Complex Network Theory: introduction and applications


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Ponencia / Lecture.
Stefano Boccaletti. CNR-Complex Systems Institute (Florence, Italia)

CIGTR Curso de Verano / Summer Course. Aranjuez, 2013

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Complex Network Theory: introduction and applications

  1. 1. Stefano Boccaletti Parenclitic Networks (and their applications…) CNR – Institute of Complex Systems, Via Madonna del Piano, 10, Florence, Italy with Massimiliano Zanin, David Papo, Ernestina Menasalvas, Pedro Sousa, Joaquin Medina Alcazar, Jesus Vicente Carbajosa
  2. 2. Juergen, Ischia, 1995 and… the acetylsalicylic acid
  3. 3. Since then…… almost 20 years of sharing science…. ….and friendship! Thank you, Juergen, and HAPPY BIRTHDAY!!!!!
  4. 4. Network representation of complex systems  1) Physical networks  2) Functional networks  3) Parenclitic networks
  5. 5. Physical Networks are those where nodes and links can be directly extracted from the structure of interactions among the constituents of the system. Nodes: individuals Society WWW Transportation Links: social relationship (family/work/friendship/etc.) Nodes: WWW documents Links: URL links Nodes: airports Links: flights and thousands more…
  6. 6. Road and Airline networks Poisson distribution Exponential Network Power-law distribution Scale-free Network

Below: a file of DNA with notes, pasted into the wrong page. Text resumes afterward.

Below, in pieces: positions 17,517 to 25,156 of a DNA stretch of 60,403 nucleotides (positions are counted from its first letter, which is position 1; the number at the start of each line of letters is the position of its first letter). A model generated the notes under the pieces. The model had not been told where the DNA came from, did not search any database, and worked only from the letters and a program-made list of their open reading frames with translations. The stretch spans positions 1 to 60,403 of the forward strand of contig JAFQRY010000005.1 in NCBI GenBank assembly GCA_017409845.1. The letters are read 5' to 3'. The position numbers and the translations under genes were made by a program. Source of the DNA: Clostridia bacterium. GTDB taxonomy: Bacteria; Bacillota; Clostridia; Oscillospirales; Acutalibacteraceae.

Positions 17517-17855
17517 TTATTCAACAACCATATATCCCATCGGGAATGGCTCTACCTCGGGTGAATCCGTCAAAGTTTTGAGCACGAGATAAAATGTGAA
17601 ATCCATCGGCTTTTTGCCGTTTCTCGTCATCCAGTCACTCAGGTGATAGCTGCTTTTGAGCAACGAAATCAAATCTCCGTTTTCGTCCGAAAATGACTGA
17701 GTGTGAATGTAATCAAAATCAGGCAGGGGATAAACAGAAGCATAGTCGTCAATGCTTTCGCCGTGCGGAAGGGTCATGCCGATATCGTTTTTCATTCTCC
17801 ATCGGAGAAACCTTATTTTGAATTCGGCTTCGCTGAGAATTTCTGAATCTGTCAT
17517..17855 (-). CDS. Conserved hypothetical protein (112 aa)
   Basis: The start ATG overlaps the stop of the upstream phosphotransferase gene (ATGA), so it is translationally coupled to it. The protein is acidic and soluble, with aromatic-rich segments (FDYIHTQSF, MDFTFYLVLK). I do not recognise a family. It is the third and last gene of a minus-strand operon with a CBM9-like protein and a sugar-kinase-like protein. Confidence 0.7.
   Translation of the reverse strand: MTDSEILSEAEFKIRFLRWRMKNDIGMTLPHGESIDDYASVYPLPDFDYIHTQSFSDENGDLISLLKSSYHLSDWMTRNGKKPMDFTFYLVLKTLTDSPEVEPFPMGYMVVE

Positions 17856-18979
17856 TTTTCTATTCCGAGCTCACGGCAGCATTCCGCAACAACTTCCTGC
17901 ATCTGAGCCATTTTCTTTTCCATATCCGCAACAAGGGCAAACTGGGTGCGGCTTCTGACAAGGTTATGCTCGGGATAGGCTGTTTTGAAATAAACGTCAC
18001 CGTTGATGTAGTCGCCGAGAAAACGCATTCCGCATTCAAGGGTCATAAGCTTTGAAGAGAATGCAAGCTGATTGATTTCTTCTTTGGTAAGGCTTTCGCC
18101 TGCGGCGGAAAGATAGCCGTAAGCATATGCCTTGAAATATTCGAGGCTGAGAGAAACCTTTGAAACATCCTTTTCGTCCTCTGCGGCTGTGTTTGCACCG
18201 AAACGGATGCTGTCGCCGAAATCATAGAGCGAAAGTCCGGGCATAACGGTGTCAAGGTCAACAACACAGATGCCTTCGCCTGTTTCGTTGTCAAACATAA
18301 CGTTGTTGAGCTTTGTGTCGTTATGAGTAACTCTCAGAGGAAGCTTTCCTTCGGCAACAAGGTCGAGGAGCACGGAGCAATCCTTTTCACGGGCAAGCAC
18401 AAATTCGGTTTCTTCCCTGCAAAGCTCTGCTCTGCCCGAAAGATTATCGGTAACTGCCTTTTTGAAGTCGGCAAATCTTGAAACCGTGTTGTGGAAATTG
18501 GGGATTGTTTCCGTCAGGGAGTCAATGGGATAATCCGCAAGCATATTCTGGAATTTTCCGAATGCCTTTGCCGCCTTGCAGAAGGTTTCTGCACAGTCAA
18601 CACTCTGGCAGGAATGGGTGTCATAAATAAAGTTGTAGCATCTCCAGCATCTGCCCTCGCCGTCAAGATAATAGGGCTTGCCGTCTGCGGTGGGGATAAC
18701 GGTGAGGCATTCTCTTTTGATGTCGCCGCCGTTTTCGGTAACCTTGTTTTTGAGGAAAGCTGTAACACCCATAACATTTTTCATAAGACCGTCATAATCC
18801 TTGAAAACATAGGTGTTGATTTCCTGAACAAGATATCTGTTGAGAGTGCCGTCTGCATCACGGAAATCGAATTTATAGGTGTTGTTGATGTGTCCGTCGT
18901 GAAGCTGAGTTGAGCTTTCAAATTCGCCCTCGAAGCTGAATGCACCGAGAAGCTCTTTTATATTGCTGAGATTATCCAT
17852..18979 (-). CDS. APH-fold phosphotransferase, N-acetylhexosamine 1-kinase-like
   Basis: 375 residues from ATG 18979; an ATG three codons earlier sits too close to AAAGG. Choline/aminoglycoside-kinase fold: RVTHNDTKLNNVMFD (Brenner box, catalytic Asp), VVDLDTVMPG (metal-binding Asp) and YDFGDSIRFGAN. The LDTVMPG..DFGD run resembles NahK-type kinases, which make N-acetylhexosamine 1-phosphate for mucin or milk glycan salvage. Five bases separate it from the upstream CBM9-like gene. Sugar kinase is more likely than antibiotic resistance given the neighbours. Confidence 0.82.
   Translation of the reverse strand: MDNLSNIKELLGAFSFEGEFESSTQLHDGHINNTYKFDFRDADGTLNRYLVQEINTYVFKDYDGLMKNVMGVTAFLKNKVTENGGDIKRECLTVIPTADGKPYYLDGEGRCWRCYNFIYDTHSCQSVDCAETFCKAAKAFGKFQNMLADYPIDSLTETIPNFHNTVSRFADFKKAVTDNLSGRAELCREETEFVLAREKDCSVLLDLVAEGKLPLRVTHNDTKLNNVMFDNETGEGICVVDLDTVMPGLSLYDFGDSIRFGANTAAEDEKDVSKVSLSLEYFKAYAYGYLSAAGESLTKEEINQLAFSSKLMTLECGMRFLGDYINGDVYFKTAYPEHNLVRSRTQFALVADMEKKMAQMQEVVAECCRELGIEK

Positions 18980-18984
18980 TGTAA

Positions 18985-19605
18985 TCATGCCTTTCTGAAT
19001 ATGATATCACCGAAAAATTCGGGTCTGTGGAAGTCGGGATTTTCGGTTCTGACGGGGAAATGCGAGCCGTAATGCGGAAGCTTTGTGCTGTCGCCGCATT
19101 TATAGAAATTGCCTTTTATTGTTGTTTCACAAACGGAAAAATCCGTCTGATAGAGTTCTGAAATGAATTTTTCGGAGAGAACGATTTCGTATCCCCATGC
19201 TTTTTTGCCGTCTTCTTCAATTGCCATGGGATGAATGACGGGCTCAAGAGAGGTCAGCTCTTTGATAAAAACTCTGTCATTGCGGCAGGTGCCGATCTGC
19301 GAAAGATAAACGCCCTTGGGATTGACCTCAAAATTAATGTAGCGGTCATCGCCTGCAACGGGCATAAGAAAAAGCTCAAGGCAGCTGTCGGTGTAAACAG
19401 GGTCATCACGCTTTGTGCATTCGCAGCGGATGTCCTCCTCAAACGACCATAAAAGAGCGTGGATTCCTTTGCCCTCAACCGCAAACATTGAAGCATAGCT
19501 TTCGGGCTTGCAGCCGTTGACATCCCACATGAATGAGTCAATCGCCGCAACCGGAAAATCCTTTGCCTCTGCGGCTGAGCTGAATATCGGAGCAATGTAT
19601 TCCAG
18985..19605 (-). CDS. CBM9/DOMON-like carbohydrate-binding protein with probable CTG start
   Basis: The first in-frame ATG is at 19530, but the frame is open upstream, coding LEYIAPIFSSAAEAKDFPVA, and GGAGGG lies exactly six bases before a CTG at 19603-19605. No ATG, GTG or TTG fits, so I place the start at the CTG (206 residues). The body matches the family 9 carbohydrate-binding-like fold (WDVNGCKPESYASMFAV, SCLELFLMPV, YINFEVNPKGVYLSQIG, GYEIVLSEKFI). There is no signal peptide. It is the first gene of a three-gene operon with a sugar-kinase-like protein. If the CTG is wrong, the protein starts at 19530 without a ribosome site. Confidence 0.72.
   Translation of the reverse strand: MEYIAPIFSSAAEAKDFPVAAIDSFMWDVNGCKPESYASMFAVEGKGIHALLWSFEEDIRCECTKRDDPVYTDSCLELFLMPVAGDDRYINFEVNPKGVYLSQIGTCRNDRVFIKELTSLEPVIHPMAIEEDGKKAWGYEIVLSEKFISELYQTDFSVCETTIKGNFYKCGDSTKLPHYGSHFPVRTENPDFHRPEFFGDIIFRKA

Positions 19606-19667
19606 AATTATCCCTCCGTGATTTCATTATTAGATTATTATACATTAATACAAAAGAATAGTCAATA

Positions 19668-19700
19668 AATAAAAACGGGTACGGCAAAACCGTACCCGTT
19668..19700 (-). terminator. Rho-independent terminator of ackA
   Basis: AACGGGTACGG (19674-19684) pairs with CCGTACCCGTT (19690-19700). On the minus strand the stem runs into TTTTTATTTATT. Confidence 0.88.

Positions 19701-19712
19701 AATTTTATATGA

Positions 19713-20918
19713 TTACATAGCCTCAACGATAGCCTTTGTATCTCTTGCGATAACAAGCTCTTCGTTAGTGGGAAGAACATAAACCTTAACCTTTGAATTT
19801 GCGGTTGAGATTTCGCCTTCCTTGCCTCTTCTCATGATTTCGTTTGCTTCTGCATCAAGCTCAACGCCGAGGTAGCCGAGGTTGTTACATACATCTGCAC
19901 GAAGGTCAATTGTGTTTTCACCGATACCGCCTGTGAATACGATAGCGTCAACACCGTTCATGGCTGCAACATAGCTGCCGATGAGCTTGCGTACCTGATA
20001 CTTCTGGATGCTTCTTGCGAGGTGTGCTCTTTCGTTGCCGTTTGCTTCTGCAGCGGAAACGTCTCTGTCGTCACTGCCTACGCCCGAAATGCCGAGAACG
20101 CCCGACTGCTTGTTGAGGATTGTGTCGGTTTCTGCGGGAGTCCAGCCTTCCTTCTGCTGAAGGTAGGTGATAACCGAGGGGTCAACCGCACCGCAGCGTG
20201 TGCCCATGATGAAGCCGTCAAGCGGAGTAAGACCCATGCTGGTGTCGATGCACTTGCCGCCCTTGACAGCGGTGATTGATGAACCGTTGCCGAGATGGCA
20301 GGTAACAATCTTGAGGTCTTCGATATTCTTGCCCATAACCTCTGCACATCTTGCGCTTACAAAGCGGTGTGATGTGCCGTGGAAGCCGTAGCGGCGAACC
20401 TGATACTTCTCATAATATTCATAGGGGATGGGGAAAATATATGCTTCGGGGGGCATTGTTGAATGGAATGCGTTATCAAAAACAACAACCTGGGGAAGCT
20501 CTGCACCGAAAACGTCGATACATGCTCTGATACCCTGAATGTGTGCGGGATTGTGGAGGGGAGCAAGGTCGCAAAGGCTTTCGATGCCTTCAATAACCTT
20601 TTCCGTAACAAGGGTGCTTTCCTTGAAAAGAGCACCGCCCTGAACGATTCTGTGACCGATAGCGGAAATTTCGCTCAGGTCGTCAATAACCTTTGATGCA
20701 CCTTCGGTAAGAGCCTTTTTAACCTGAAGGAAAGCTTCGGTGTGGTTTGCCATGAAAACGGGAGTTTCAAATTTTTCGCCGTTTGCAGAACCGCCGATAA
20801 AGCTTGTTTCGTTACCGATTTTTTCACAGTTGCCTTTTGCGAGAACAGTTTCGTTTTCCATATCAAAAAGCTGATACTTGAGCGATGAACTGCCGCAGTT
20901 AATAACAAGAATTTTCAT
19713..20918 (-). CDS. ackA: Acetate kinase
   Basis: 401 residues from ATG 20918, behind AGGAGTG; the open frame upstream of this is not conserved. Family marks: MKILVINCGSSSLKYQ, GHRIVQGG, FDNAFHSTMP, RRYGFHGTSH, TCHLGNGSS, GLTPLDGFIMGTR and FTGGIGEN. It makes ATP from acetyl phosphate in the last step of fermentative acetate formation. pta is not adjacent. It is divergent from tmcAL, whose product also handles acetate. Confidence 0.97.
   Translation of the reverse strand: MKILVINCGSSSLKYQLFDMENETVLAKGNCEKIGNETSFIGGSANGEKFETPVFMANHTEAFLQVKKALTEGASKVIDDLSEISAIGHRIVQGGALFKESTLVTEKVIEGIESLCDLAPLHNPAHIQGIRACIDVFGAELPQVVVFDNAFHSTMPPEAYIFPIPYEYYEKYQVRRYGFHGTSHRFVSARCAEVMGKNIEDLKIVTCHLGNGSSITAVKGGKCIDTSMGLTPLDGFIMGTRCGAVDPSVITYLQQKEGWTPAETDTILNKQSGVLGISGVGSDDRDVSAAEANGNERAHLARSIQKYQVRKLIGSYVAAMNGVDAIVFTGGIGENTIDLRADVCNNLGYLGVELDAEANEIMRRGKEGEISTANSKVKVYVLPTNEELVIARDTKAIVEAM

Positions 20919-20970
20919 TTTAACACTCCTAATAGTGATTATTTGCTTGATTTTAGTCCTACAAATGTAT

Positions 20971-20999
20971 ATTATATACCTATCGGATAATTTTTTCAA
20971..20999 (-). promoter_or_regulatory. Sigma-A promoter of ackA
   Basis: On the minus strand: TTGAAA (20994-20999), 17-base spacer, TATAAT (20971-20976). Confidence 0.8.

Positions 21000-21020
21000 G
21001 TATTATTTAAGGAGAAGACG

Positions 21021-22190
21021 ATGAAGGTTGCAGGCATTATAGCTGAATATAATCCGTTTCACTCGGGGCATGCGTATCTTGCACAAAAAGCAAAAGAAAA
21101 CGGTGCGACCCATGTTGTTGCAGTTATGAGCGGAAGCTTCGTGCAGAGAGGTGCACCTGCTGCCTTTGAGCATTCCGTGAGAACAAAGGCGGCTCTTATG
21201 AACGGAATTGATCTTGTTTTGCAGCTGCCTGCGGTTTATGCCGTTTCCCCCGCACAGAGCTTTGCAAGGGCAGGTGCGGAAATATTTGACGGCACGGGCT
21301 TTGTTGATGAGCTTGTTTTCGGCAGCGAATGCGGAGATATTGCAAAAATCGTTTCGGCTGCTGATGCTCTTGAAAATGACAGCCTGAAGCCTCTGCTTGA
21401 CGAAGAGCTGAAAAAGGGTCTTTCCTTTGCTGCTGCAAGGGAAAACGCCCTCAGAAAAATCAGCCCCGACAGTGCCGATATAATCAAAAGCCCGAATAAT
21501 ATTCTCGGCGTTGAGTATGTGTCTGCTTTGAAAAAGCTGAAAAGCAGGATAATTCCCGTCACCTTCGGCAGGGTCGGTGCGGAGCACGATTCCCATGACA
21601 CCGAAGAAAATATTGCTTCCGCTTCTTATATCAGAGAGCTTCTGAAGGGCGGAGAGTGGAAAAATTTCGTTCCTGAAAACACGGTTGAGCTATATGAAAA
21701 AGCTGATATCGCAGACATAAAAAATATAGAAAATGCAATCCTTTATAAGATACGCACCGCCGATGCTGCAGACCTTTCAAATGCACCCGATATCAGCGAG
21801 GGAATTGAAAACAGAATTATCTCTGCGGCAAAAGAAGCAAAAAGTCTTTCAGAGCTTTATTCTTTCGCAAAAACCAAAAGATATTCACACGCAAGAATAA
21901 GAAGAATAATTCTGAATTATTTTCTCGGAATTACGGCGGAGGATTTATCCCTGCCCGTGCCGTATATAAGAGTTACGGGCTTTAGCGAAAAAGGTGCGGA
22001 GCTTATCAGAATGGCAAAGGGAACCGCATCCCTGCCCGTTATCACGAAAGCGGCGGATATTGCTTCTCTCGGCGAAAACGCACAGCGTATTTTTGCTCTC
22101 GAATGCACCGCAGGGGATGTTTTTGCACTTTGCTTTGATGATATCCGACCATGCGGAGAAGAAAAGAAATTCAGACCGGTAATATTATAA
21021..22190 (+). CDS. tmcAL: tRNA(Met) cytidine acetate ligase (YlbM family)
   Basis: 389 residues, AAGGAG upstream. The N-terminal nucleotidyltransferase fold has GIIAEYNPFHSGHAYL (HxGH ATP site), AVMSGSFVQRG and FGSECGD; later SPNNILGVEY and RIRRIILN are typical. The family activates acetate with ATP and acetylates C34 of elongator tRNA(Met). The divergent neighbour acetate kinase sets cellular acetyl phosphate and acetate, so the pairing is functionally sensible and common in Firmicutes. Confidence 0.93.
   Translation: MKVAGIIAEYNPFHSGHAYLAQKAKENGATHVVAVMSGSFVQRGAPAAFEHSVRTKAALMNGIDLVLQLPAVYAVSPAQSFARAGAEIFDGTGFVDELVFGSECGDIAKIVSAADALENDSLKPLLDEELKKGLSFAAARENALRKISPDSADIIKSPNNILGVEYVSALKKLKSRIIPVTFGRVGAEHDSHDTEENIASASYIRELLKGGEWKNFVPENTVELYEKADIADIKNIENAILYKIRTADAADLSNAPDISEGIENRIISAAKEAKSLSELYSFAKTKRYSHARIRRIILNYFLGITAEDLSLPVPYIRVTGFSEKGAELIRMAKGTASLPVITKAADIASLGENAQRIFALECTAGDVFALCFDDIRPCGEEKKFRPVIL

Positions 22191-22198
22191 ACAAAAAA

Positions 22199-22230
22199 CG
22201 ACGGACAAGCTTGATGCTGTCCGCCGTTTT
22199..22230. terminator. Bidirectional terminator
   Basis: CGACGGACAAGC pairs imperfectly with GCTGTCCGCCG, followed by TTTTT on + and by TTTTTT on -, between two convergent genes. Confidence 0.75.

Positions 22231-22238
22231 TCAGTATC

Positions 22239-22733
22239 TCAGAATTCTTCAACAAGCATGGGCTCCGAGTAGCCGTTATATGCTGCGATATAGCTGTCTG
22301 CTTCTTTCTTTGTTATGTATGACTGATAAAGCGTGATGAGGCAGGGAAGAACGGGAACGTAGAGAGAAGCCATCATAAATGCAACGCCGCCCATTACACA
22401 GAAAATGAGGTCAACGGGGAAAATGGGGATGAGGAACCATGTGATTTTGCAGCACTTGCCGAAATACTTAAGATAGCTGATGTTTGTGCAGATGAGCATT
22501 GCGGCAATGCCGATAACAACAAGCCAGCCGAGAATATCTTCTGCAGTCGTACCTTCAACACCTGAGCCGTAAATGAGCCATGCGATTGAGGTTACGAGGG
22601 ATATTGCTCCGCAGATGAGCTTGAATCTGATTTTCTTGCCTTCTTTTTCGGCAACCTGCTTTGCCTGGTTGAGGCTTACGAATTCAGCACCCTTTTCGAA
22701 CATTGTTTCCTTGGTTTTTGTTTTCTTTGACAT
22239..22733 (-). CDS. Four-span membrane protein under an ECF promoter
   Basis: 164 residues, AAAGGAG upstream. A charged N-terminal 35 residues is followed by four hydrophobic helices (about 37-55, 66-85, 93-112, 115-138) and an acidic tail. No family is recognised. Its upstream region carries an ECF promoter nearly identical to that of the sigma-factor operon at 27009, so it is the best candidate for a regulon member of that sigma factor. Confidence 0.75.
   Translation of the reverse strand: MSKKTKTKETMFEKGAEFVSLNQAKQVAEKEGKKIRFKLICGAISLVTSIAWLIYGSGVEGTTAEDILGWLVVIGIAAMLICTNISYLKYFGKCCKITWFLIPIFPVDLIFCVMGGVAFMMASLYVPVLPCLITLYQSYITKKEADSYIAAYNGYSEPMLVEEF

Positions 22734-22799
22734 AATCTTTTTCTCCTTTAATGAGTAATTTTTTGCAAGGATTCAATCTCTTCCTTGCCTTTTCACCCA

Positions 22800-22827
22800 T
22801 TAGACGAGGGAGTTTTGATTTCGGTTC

8. 8. SCIENCE CITATION INDEX Nodes: papers Links: citations 25 Witten-Sander PRL 1981 2212 P(k) ~k-γ
  9. 9. SCIENCE COAUTHORSHIP Nodes: scientist (authors) Links: write paper together
  10. 10. FOOD WEBS Nodes: trophic species Links: trophic interactions R.J. Williams, N.D. Martinez Nature (2000)
  11. 11. SEX WEBS Nodes: people (Females; Males) relationships Links: sexual 4781 Swedes; 18-74; 59% response rate. Liljeros et al. Nature 2001
  12. 12. Functional Networks are those where links quantify correlation in multivariate time series analysis. See: Nature Scientific Reports 2, 630 (2012)
  13. 13. ϕ(t) = 2πk + 2π (t-tk)/(t k+1-tk) Phase of the signal
  14. 14. Synchrogram (stroboscopic view)
  15. 15. BUT…… There are thousands and thousands of relevant cases where either data are the static expressions of sets of variables/features….. BLOOD TESTS GENETIC EXPRESSIONS METABOLIC DATA …..or the time resolution is not satisfactory fMRI Evolution of National economies… How can one obtain a proper network representation of such datasets? And…., what is good for?
  16. 16. Parenclitic Networks…. Leukippos Democritus (Mileto, V century a.C.) (Abdera, 460-360 a.C.) Epicurus (Samo 341-Athens 271 a.C) Περὶ φύσεως De rerum natura Titus Lucretius Carus (Pompei 94 –Roma 50 a.C)
  17. 17. Parenclisis (παρέγκλισις), Clinamen, and the ¨unpredictable swerve¨.... According to Lucretius: ¨When atoms move straight down through the void by their own weight, they deflect a bit in space at a quite uncertain time and in uncertain places, just enough that you could say that their motion has changed. But if they were not in the habit of swerving, they would all fall straight down through the depths of the void, like drops of rain, and no collision would occur, nor would any blow be produced among the atoms. In that case, nature would never have produced anything.¨ This indeterminacy provides the "free will which living things throughout the world have ¨